Almost 70 percent of small businesses are still negatively impacted by the pandemic, and more than 34 percent of the nearly small businesses are remain closed. Black and Asian-owned businesses have suffered most of all.
This holiday season, as the pandemic, supply chain issues, and labor shortages continue to hurt small businesses, buying local and supporting our remaining small businesses matters more than ever.
We’ve complied a few resources and strategies for how to support our local small businesses during this time of need.
1. Shop stores, then people
Normally, I think of specific gifts for my loved ones, and then I look up where I can find those items. This year, however, I did something different different:
I made a list of small businesses I wanted to support, then shopped their websites looking for inspiration. Not only did it help a small business, it let me pick out more creative presents. If you do have specific gifts in mind, you can almost always find it from a local business somewhere. It might cost a little more, but a few dollars’ difference to you is a full sale’s difference to the businesses.
To find small businesses near you easily, here are four tools:
A. Shop Your Block: The City of Seattle’s “Shop Your Block” connects people with local retail small businesses in Seattle. You can search for small businesses by name, neighborhood, product keywords, or interactive map. “Shop Your Block” spans North Seattle to South Seattle.
B. Intentionalist: Intentionalist is an online guide for intentional spending that supports small businesses and diverse local communities. Intentionalist makes it easy to find local small businesses, restaurants, shops, and more owned by women, people of color, veterans, LGBTQ, families, and differently abled people.
C. Seattle Good: At Seattle Good, you’ll find running lists of local businesses that are finding creative ways to stay in the game–along with other ways you can help if spending isn’t in the cards for you right now. It also has a dedicated page with ideas of how to support Black-owned businesses and communities in Seattle.
D. The GSBA: The GSBA represents LGBTQ+ and allied small businesses throughout Washington. The GSBA proudly serves as a connector across the region that brings the community together. You can click here to access their directory and find many deserving small businesses. You’ll find us in there, too!
2. Shop without a plan
If you don’t know what to give someone, or if you’re just feeling stuck in a rut or want to give more interesting presents this year, there’s no better place than a small business. Each is unique, with personalized services that don’t follow big-box store scripts or corporate standards. You can get genuine recommendations, discover surprises, and connect with an entrepreneur who loves sharing their passion.
You don’t need an exact shopping a list at a small business. Just enter with a vague idea of what you want—or even no idea at all—and they’ll help you find something personal.
Forget generic. Shop local.
3. Leave reviews
Your wallet isn’t your only tool for supporting small businesses. Use words! Authentic reviews from real people make or break small businesses. You can leave positive, detailed reviews on a small business’s Google, Yelp, or Facebook page. If you want to go the extra mile, you can post a photo of you using one of their products.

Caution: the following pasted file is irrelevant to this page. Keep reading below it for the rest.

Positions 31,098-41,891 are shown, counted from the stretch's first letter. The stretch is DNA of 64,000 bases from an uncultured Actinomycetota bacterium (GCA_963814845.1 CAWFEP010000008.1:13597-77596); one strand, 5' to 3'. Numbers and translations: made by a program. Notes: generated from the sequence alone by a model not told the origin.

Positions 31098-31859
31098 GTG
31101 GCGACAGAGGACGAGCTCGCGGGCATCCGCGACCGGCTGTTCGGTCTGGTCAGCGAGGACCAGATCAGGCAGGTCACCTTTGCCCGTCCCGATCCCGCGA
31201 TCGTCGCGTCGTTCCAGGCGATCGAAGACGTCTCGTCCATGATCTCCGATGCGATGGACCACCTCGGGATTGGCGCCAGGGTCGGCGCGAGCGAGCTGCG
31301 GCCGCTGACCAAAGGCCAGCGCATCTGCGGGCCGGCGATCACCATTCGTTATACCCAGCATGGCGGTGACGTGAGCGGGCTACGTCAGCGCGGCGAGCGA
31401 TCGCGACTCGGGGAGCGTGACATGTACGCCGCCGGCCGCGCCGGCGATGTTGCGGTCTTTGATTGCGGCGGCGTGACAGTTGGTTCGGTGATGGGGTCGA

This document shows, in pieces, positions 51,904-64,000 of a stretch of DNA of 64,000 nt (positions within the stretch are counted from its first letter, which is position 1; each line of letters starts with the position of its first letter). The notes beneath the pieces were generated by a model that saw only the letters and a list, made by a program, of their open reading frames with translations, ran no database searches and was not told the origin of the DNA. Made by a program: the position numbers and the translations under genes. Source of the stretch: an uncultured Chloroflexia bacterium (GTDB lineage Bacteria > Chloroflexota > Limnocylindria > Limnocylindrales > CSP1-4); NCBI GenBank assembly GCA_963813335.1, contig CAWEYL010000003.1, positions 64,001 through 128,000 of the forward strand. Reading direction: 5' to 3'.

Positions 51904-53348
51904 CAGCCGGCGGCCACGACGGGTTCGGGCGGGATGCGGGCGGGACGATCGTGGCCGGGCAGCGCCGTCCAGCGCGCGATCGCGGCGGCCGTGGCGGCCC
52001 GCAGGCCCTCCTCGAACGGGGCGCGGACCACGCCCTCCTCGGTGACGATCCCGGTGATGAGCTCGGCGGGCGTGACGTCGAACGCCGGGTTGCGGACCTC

Following small businesses on social media and signing up for their newsletter helps, too—the more online engagement a business receives, the wider its content gets distributed to potential new customers.
You can support us the same way: leave a review or follow us on social media. Here’s a link that makes it easy.
4. Show kindness and patience
Another non-financial way to help? Emotional support. A “normal” holiday season is already chaotic for small businesses, since they don’t have the luxury of seasonal hiring surges like giant corporations do. This year, it’s even harder. Small businesses have to deal with COVID safety measures, belligerent/anti-mask customers, supply-chain and shipping complications, labor shortages, and the physical difficulty of operating a business safely during a cold, pandemic-ridden Seattle winter. Your patience and generosity goes a LONG way.
5. Update your house or make repairs
If you have a project or remodel you’ve been putting off, there’s no time like the present to keep someone in work. Here’s our list of general contractors, handymen, electricians, etc who we recommend. After more than thirty years of working in Seattle’s real estate market, we know who’s reliable and fair. Whatever you need to do on your house, we’ve got someone who can help.
6. Order out and relax
As local restaurants, bakeries, butchers, specialty food stores, and cafes struggle this year, you can help by NOT struggling. Instead of cooking this holiday season, order out and relax! If you don’t want to overwhelm businesses on Christmas or New Year’s Eve, you can find things to buy early and freeze. Bakery items make great gifts, and meat from local butchers or produce from a CSA will keep in the fridge. Local food with fewer food miles will also taste better than what you’d find in a major chain grocery store.
So much of Seattle’s distinctiveness comes from its small businesses. We love this community, and together, we can make a difference this holiday season.